I am aware of the risks of messing up the repair and am willing to pay the consequences. Hey, more money for the bike shop. But I question the idea that this piece of equipment is too sophisticated for me to deal with (given the proper diagrams and tools) or that repairs of equipment I have paid dearly for (> $1000 in ´04) become an ongoing financial drain with just average usage.
Sorry but I stick with my opinion that $150 to have repaired/maintained a rather simple device is excessive and unnecessary.
Ah, didn't realize you were voting republican... ;)
Originally Posted by fredf
If you're paying $150 for fork service, you're barking up the wrong tree.
Many other players in the industry (as well as many others) do the same thing. Fox rear shocks? Only they, not even shops, can access the damping, only air sleeve service is allowed in the field.
How about paint? Many companies will void warranty if you repaint.
Just not seeing the issue, either fix it, and be happy you did, and share what you learned so others can follow your example, or don't. Whining about them not helping you just sounds well, whiny.
That said, and a hearty THANKS for the tool links, could you tell me just where it is the damper shaft separates into two? Is it at the top black steering tube cap or just below the lock out mechanism half-way down the shaft? I assume one part unscrews against the other?
Yes, they are....the lower damping shaft has a slots for an open end wrench...(a special...really flat one)....hold the top part of the damper shaft with shaft clamps and unscrew the lower one....once separated you will be able to take it completely apart....I used to hold the lower shaft with a shaft clamp and and used an adjustable wrench on the lockout knob on top to undo the shafts...I was told that this might damage the lockout, but if done carefully enough it will be ok and I never had issues because I did it that way...make sure you use appropriate loc tite when you reconnect the damper shafts!
That is what I suspected re: the rod disassembly. Thanks for confirming it. Now I can access all the critical parts for o-ring changes which should solve the damper oil leak that has rendered my Headshok useless. Since the bike has low only highway miles everything inside the shock looks brand new so I guess the rings just deteriorate over the years regardless of usage.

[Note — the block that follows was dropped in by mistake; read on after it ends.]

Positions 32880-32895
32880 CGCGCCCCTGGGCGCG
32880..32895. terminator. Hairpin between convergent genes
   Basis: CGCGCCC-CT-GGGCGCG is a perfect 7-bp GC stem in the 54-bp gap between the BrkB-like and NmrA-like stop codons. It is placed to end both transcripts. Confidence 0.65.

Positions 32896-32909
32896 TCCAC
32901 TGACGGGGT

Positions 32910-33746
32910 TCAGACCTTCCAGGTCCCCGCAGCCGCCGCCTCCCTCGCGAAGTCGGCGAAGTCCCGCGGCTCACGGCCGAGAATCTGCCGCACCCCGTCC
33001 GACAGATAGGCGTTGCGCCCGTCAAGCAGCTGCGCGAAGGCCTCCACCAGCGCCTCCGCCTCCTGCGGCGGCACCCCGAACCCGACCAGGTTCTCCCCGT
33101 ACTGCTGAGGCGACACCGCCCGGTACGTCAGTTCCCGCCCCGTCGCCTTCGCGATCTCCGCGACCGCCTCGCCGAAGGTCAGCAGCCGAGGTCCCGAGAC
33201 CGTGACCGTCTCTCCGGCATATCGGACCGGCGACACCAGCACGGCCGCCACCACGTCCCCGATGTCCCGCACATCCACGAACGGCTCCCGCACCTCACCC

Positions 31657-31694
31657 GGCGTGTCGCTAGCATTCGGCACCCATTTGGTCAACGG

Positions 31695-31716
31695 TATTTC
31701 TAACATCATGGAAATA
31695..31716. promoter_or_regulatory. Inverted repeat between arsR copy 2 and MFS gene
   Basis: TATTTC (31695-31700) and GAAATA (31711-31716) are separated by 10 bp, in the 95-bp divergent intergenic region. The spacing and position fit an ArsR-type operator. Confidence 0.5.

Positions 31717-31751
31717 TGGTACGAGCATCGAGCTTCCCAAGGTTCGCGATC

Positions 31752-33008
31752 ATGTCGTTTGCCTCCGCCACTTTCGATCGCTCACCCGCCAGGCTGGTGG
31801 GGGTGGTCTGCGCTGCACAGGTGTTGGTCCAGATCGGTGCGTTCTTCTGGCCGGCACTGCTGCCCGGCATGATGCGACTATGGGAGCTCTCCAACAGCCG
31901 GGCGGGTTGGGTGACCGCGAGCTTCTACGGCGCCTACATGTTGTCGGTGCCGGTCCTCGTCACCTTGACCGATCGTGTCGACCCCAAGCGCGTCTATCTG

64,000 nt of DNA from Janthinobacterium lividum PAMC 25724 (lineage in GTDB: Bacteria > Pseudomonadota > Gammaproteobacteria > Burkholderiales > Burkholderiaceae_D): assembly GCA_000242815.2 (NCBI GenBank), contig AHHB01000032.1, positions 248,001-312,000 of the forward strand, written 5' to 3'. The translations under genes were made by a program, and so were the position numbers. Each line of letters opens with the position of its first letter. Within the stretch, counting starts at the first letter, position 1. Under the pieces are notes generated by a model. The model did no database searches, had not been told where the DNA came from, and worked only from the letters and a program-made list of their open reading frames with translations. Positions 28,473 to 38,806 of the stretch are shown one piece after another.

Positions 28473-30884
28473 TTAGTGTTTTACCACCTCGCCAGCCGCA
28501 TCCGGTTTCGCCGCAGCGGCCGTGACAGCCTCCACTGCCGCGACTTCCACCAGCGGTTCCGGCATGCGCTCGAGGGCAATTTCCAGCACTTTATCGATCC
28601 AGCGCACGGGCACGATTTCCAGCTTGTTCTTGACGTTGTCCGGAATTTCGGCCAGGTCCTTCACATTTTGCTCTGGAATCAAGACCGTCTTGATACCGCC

Nope; I am going to vote Libertarian.
My local shop quoted me at least $150 to send the shock to CDale. They won´t touch it themselves (why is that; intimidation?) and they are the ones that sold me the bike.
Me the whiner? I began by soliciting advice for doing my own repair and was happy learning what I needed to know from a couple of members. I suspect you could have also helped but instead apparently you took my negative comments re: Cannondale personally. Sorry about that but after reading scores of complaints about CDale´s policies and practices I know I am not speaking out of line.
Sorry, just way overextended, too much on my plate at the moment. I have personally answered these same questions more times than I can count on here, hence the sticky at the top, with all manner of Tech threads, all in one place. There is also scads of threads scattered about this forum, and searching will turn them up.
Originally Posted by fredf
It's frustrating to have yet another person blame Cannondale for not making it easy to DIY, when I see so many of the DIY efforts turn to crap in a box, and hatred for the brand.
Too many people are cheap, won't buy the tools because they are just positive that the Vice Grips will work just as well, then use improper parts, damage things without knowing it, then go on the internet and blame the brand, instead of themselves for screwing it up.
Just gets old.
My apologies for being snippish.
Thanks for the apology. Obviously you are an important contributor to this forum - I would rather be with you than against you.
The info you have pinned to the start of this topic is useful but, again, is not that of my particular cartridge. I have not run into fotos or diagrams of mine yet.
What I really need is a detailed breakaway diagram of my damper components. The verbal descriptions are useful but often lack some critical detail. It appears that the CDale manuals with drawings that were previously accessible to the public are no longer so. I guess I shall just have to proceed one tiny step at a time asking questions and be glad that I can get answers at all.
It's the same function wise as any of the lockout dampers of the era. There are two types with oil, the 5 position damper dial, and the lock out. They may vary slightly in appearance, but are the same at heart.
Originally Posted by fredf
You'd need an arbor press and the correct tooling to push the damper shaft apart, and reassemble. The nut at the top holds it all together, and is pressed on, it does not have threads.
Only if he wants to remove the threaded top cap though....the damper shafts are connected via threads.....the nut will only turn so much (lock out disengaged) and you will be able to undo the shafts....once apart the rebound rod will be accessible, along with all other parts in need of new o-rings.
Originally Posted by MendonCycleSmith
Always worked fine on my fatty cartridges and my dlr2 damper as well if not put together correctly though you will end up with your lockout in reverse order like somebody here on this forum mentioned before. Despite what some folks say this is possible as it happened to me as well. :D
Meaning: counterclockwise=locked out, clockwise=open:confused::confused: